Although a Last Will and Testament remains the most common estate planning document, a trust is not far behind in popularity. If you decide to add a trust to your estate plan, you will have to decide which type of trust to create. A Charlotte estate planning attorney at Potter Law Firm explains five reasons why you might want to include a revocable living trust in your estate plan.
A trust is a relationship whereby property is held by one party for the benefit of someone. A Settlor (also referred to as a “Grantor” or “Trustor”) transfers assets into the trust that is then administered by a Trustee, appointed by the Settlor. Trusts can be divided into two broad categories – testamentary and living trusts. A testamentary trust is a trust that only activates after the death of the Settlor. As the name implies, a living trust activates while the Settlor is still alive. Living trusts can be revocable or irrevocable.
Revocable Living Trust Advantages
The purpose of the trust and the goals you hope to achieve will dictate what type of trust you create. For example, among the many reasons to include a revocable living trust in your estate plan are:
- Avoiding probate. Probate is used to identify and value the assets of the decedent as well as provide creditors of the estate with an opportunity to file claims against the estate. If you use a Last Will and Testament to distribute your estate, the Will must be probated. That means the beneficiaries of the Will must wait until the conclusion of the probate process before receiving their intended gifts – a process that can take many months to get through. The advantage to using a trust to distribute estate assets is that trust assets bypass the probate process altogether, allowing them to be distributed much faster.
- Easy to modify. As the Settlor of a revocable living trust, you can modify the trust at any time and for any reason. This makes it easy to transfer assets into and out of the trust as well as to add or delete beneficiaries of the trust. You can also change the trust terms or replace the Trustee as often as you wish. Most Settlors will also be the Trustees of their own trusts as long as they are capable.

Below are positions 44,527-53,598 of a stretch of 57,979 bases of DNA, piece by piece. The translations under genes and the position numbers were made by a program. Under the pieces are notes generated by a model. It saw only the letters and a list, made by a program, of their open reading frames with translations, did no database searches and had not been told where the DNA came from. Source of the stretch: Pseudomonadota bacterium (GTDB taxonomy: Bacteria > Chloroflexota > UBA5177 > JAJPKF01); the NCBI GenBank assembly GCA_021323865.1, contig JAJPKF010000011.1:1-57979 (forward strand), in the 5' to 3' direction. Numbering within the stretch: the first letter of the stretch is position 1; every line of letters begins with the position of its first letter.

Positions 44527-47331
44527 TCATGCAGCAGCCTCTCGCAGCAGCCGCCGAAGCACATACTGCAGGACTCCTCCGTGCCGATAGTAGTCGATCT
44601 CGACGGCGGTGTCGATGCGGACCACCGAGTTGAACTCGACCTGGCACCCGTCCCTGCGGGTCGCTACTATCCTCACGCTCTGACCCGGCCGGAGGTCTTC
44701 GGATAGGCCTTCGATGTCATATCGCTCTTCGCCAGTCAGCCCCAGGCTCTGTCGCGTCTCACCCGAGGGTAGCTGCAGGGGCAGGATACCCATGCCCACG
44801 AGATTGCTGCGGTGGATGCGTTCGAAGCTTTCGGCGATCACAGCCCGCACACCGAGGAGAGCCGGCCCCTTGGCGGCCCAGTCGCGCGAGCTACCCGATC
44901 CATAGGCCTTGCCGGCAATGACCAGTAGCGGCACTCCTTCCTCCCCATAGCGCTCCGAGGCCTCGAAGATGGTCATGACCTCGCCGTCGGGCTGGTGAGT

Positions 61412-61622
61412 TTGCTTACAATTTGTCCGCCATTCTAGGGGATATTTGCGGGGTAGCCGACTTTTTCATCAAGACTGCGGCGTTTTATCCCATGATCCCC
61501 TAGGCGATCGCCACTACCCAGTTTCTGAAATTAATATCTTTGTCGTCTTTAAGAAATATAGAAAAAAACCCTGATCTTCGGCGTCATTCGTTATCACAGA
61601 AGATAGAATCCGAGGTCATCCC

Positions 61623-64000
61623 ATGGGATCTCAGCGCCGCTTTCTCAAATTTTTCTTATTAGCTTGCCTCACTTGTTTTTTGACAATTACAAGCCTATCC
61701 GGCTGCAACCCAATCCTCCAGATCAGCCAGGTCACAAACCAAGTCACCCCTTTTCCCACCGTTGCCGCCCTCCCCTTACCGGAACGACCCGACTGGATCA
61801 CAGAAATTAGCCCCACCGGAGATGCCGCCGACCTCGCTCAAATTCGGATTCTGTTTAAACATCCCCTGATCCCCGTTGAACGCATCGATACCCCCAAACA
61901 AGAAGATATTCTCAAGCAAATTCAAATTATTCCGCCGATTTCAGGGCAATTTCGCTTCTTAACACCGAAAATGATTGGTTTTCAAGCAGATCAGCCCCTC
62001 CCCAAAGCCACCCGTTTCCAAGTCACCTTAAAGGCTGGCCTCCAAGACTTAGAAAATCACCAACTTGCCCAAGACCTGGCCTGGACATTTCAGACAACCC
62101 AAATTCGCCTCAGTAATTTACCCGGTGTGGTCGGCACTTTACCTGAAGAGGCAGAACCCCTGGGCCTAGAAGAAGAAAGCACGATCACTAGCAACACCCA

- Easy to terminate/revoke. Just as you can easily modify a revocable living trust, you can also revoke or terminate the trust at any time and without the need for a reason.
- Can protect the inheritance of minor children. A minor child cannot inherit directly from your estate. As the Settlor of a revocable trust, you appoint the Trustee, allowing you to decide who will protect and manage the inheritance you leave your children. In addition, a trust lets you stagger the inheritance you leave your children instead of giving them a lump sum and lets you decide when they receive those distributions.
- Helps with incapacity planning. If you become incapacitated, someone must take over the control and management of your assets during your period of incapacity. One of the many advantages to creating a revocable living trust is that it works as an incapacity planning tool by first allowing you to name yourself as the Trustee. Then you name the person you wish to take over control of the trust assets in the event of your incapacity as your successor Trustee. You then transfer major assets into the trust and manage them as you always have. If you become incapacitated, however, control shifts to your designated successor Trustee without the need for court interference.
Contact a Charlotte Estate Planning Attorney
For more information, please download our FREE estate planning worksheet. If you have questions or concerns about including a revocable living trust in your estate plan, contact the experienced Charlotte estate planning attorneys at the Potter Law Firm by calling 704-944-3245 (Charlotte or Huntersville, NC) to schedule your appointment. Our Ashland, KY office can be reached at 606-324-5516.
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